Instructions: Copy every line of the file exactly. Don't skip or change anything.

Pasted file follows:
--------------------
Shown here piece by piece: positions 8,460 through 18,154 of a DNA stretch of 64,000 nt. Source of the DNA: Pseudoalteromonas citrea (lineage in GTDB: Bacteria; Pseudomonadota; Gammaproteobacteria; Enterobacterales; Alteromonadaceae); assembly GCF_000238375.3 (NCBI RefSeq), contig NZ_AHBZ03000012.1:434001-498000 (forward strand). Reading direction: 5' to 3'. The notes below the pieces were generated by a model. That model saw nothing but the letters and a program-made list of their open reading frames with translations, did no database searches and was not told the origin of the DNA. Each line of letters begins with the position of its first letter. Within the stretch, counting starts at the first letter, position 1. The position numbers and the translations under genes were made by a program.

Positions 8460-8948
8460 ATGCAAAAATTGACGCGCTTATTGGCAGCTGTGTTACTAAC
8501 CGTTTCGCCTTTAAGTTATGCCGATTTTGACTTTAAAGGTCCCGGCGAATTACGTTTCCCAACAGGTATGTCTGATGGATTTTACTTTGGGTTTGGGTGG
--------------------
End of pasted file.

Shown here piece by piece: positions 8,460 through 18,154 of a DNA stretch of 64,000 nt. Source of the DNA: Pseudoalteromonas citrea (lineage in GTDB: Bacteria; Pseudomonadota; Gammaproteobacteria; Enterobacterales; Alteromonadaceae); assembly GCF_000238375.3 (NCBI RefSeq), contig NZ_AHBZ03000012.1:434001-498000 (forward strand). Reading direction: 5' to 3'. The notes below the pieces were generated by a model. That model saw nothing but the letters and a program-made list of their open reading frames with translations, did no database searches and was not told the origin of the DNA. Each line of letters begins with the position of its first letter. Within the stretch, counting starts at the first letter, position 1. The position numbers and the translations under genes were made by a program.

Positions 8460-8948
8460 ATGCAAAAATTGACGCGCTTATTGGCAGCTGTGTTACTAAC
8501 CGTTTCGCCTTTAAGTTATGCCGATTTTGACTTTAAAGGTCCCGGCGAATTACGTTTCCCAACAGGTATGTCTGATGGATTTTACTTTGGGTTTGGGTGG